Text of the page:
Review: My Name is Pauli Murray

Pauli Murray in My Name is Pauli Murray

My Name is Pauli Murray is a revelation. I was today years old when I found out how much influence she/they (more on gender in a bit) had on American life and on women and people of color. She was a trailblazer, a fighter, a visionary, a poet, a lawyer, a priest. Everyone should watch this documentary. It’s streaming on Prime Video.

My Name is Pauli Murray is a typical documentary. Archival footage, interviews, and contemporary reflections on her life and importance make up the story. One of the contemporary interviews was with Patricia Bell-Scott, who wrote a book about Murray’s relationship with Eleanor Roosevelt called The Firebrand and the First Lady: Portrait of a Friendship: Pauli Murray, Eleanor Roosevelt, and the Struggle for Social Justice (affiliate link).

Murray had a habit of writing what she called hot letters to people in power, from Presidents on down. The hot letters were about injustices that needed change. Eleanor Roosevelt was one who responded.

Murray was born in 1910 and died in 1985. By the 1930s she was already challenging Jim Crow laws, or as she called them in her case, Jane Crow laws. One of her first fights, long before Rosa Parks became a well known name, was to refuse to sit in the back of a bus.

Julie Cohen and Betsy West, who also directed RBG, directed this doc. Both are inspiring stories about civil rights, women’s rights, and long-range influencers on the course of America. Pauli Murray’s story is also about race and gender identity.

Pauli Murray as a young person in My Name is Pauli Murray

Murray was definitely nonbinary and possibly transgender. If she were alive now, nongendered pronouns such as they/them would probably be used. In her lifetime, she/her is what was used and that’s what I’m using here.

Pauli Murray and her friend in My Name is Pauli Murray

According to Wikipedia, Murray married a man briefly. That isn’t mentioned in the film. The film describes her relationships with women. Her personal life was kept very private, even in her autobiography, Song in a Weary Throat: Memoir of an American Pilgrimage. (affiliate link) I’m definitely going to read this book.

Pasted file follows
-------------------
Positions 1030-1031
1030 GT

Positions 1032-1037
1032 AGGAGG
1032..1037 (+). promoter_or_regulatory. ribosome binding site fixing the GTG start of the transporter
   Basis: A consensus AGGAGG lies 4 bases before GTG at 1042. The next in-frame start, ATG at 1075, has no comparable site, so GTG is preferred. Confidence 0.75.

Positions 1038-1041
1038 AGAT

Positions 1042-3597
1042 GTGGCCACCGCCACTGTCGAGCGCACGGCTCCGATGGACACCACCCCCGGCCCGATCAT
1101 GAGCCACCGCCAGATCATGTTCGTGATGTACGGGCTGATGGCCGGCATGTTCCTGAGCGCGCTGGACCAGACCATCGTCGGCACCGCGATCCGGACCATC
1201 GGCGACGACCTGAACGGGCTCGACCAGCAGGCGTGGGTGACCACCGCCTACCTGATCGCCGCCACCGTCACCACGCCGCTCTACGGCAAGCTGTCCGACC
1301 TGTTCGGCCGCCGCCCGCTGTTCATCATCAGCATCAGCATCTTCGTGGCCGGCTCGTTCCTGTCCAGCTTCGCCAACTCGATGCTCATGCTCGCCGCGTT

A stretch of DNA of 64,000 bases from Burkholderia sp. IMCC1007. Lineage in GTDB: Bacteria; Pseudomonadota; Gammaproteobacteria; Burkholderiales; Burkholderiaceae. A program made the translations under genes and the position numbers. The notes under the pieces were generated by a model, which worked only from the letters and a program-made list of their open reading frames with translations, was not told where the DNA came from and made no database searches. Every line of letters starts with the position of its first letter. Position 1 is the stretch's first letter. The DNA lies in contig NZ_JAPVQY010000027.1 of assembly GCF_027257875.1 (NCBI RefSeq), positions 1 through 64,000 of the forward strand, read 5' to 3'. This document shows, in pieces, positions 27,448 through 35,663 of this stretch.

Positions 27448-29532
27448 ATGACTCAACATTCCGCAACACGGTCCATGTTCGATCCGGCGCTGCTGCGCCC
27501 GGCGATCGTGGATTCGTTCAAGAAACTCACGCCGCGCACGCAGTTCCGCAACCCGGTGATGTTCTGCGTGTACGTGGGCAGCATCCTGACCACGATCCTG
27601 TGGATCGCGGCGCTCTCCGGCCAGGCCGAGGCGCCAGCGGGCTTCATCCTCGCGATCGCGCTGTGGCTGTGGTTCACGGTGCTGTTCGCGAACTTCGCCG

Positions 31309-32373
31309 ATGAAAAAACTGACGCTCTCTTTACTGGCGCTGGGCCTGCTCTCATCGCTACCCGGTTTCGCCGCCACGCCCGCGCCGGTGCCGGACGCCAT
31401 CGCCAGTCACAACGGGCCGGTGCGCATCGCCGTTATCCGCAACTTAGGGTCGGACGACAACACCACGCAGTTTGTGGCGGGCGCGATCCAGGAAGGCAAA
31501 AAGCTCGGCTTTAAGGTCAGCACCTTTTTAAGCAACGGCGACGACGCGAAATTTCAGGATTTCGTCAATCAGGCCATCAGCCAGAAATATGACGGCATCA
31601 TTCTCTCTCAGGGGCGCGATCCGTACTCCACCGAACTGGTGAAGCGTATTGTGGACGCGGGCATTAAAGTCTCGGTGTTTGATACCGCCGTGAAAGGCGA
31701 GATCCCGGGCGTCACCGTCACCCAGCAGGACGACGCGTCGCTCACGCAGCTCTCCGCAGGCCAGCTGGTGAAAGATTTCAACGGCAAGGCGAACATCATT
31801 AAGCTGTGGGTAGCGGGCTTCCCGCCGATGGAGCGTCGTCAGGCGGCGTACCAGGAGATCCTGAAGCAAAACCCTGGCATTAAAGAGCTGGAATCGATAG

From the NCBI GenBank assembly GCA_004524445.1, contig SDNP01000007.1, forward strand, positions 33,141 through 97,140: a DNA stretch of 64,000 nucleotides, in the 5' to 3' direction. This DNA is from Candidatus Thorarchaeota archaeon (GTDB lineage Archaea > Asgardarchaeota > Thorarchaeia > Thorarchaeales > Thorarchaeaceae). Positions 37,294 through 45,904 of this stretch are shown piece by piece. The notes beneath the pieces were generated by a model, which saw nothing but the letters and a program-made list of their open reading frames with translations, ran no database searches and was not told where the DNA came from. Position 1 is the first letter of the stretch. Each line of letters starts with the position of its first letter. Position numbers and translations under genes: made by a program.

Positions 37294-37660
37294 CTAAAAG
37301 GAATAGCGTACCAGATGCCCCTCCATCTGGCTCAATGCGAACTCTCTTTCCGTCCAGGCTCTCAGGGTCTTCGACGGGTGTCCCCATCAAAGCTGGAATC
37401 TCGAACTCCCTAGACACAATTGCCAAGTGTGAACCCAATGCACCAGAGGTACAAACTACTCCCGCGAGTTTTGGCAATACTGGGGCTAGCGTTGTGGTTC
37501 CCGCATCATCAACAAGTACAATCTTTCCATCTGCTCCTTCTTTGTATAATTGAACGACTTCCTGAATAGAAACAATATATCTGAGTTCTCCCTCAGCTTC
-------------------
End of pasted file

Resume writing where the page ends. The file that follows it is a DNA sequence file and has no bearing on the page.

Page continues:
Murray did some brilliant things, years before anyone else was ready to deal with them or accept them. When they finally reached the mainstream, other people got the credit for her ideas. Here are a few:

  • First African-American woman to be ordained as an Episcopal priest
  • Graduated with a law degree from Howard University. She was at the top of her class and should have been admitted to Harvard law because of that, but was refused because of her gender.
  • Went to UC Berkeley instead and later became the first Black woman to receive a law degree from Yale.
  • Co-founded National Organization of Women
  • Originated the idea that the 14th Amendment applied to discrimination on the basis of sex that RBG famously used later (with credit to Murray).

She also wrote deeply meaningful poetry and another book about her grandparents struggles called Proud Shoes: The Story of an American Family. (affiliate link) One of the most touching things about the film was various people reciting some of her poetry.

A big thank you to Julie Cohen and Betsy West for bringing Pauli Murray forward into the general culture. It shouldn’t only be law professors and LGBTQ+ and transgender historians who know about Pauli Murray. More people need to know about her life and achievements because her life and achievements affect all our lives.

Take a look at the trailer.

I hope you take the time to watch this one.

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